4. Union Co 2015.01.14

    According to a Nebraska farmer, the opposition to the pipeline has been saying that the pipeline crosses OVER the Ogallala aquifer. He says this is incorrect as in places it passes THROUGH the aquifer! There are many miles of the proposed pipeline route that the aquifer water is only 3 feet deep so the 4-foot deep pipeline would be submerged in water. The farmer says they hit water when they dig post holes.

  5. Paul Seamans 2015.01.14

    Union Co., The KXL route in Nebraska will pretty much stay in the Ogallala Aquifer. The Sandhills is a recharge area for the Ogallala, a spill in the Sandhills would directly pollute the Ogallala. The Ogallala Aquifer and the Sandhills extend into the southern third of Tripp County and are crossed by the KXL. The city of Colome's water supply is crossed by the KXL and is in the Sandhills type soil.

  6. W R Old Guy 2015.01.14

    Let us suppose the Keystone XL is built. Will this make it easier to lay other pipelines in the same right of way?

    The reported output of the tar sands is around two million barrels per day with additional development and output planned. The Keystone XL will take around eight hundred thousand barrels per day from the tar sands minus any transported from the Bakken fields. It seems that there will be a need for additional pipelines to move the oil.

  7. Bill Dithmer 2015.01.14

    The pipeline will never be built. The cartel will play give and take to force the tar sands, and fracted oil production to stop. Right now it cost more to get out of the ground then it is worth on th open market. When the Saudi's think production has slowed enough to keep these companies slowed down, the price will go back up.

    There is no such thing as cheap fossil fuel.

    The Blindman

  8. Paul Seamans 2015.01.14

    Old Guy, The easement that TransCanada put before landowners stated that the easement was a perpetual easement for one or more pipelines. I think that TransCanada looks at the Keystone XL route as something of a corridor. The easement is 50 feet wide so I would think that they are envisioning more than one pipeline.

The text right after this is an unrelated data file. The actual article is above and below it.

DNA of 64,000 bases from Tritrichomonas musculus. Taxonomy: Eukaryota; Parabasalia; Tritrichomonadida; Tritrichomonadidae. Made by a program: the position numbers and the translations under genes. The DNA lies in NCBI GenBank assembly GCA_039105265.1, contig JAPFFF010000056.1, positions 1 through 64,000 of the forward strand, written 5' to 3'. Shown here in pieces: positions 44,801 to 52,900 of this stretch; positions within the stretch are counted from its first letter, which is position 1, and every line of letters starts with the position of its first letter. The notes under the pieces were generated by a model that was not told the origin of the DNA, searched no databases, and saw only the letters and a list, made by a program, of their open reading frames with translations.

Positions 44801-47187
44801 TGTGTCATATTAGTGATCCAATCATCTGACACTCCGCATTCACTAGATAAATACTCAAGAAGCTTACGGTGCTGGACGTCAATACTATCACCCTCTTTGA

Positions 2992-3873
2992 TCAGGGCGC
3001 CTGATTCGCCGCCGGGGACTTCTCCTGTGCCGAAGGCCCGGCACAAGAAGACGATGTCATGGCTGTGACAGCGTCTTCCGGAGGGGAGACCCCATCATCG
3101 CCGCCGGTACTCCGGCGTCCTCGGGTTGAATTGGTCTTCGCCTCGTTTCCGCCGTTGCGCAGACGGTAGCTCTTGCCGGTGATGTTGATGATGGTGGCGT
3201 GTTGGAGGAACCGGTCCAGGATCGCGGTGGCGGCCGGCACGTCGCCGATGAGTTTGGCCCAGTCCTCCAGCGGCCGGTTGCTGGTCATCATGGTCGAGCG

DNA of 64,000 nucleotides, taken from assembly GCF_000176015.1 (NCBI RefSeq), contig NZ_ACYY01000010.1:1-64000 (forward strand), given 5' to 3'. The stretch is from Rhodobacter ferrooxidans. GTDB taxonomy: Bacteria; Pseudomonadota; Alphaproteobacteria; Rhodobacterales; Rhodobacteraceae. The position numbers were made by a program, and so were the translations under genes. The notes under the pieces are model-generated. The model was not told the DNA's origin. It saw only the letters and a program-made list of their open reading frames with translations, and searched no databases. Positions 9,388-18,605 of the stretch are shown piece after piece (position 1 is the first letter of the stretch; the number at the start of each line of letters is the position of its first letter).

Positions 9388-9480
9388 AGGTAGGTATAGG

9. MC 2015.01.14

    On this one issue. I am really on the fence. I agree with Corey and the WaPo editorial. There is oil up there and the refineries are down there, If we can build a pipeline to move the oil, maybe we need to build refineries where the oil is at?

  10. mike from iowa 2015.01.14

    We don't need to build refineries anywhere for bitumen. It belongs to Canada and should stay in Canada and they can build refineries in Canada and they can choke on the pollution in Canada. The US of A takes the environmental risks and Canada-Trans Canada gets the rewards. 'merican taxpayers are on the hook for environmental damages because wingnuts refuse to hold korporate entities responsible.

  11. MC 2015.01.14

    Then build the refineries in Canada. Then ship/sell us the gas and oil ready to use.

    Problem solved.

  12. mike from iowa 2015.01.14

    That crap is the dirtiest fuel destined to be made into diesel/jet fuel for China and other overseas uses. That has been admitted to time and again. It will not be used in America because North Dakota sweet crude makes better gasoline. Why do you suppose this stuff is headed for gulf coast refineries? Because they have ocean going ports to ship it overseas.

  13. jerry 2015.01.15

    Kansas has jumped into what is more valuable than oil and now wants Missouri River water to irrigate.

    They know there situation is getting desparate for irrigation water and want to divert the big MO for their own use. I think that this XL is a diversion to get our water to Texas for more or less the same thing with a stop over in Kansas and the other dried up states. ETSI revisited.